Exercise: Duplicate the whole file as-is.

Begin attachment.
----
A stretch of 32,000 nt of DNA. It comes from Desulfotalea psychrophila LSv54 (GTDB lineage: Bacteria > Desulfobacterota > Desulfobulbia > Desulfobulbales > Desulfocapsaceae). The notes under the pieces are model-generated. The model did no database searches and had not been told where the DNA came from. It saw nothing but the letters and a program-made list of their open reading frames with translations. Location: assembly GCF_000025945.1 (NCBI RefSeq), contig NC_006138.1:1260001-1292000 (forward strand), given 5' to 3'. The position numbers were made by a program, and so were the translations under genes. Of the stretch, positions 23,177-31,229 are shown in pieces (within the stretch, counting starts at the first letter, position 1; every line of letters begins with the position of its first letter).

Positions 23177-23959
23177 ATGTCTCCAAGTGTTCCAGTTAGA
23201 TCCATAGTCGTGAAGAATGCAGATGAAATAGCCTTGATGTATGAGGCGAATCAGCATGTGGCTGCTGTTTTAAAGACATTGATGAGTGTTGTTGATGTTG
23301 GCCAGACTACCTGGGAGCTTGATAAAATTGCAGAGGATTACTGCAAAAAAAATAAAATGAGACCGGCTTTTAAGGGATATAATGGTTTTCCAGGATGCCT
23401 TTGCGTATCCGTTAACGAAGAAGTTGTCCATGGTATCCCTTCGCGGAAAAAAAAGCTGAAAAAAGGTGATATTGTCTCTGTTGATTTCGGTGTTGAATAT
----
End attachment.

A stretch of 32,000 nt of DNA. It comes from Desulfotalea psychrophila LSv54 (GTDB lineage: Bacteria > Desulfobacterota > Desulfobulbia > Desulfobulbales > Desulfocapsaceae). The notes under the pieces are model-generated. The model did no database searches and had not been told where the DNA came from. It saw nothing but the letters and a program-made list of their open reading frames with translations. Location: assembly GCF_000025945.1 (NCBI RefSeq), contig NC_006138.1:1260001-1292000 (forward strand), given 5' to 3'. The position numbers were made by a program, and so were the translations under genes. Of the stretch, positions 23,177-31,229 are shown in pieces (within the stretch, counting starts at the first letter, position 1; every line of letters begins with the position of its first letter).

Positions 23177-23959
23177 ATGTCTCCAAGTGTTCCAGTTAGA
23201 TCCATAGTCGTGAAGAATGCAGATGAAATAGCCTTGATGTATGAGGCGAATCAGCATGTGGCTGCTGTTTTAAAGACATTGATGAGTGTTGTTGATGTTG
23301 GCCAGACTACCTGGGAGCTTGATAAAATTGCAGAGGATTACTGCAAAAAAAATAAAATGAGACCGGCTTTTAAGGGATATAATGGTTTTCCAGGATGCCT
23401 TTGCGTATCCGTTAACGAAGAAGTTGTCCATGGTATCCCTTCGCGGAAAAAAAAGCTGAAAAAAGGTGATATTGTCTCTGTTGATTTCGGTGTTGAATAT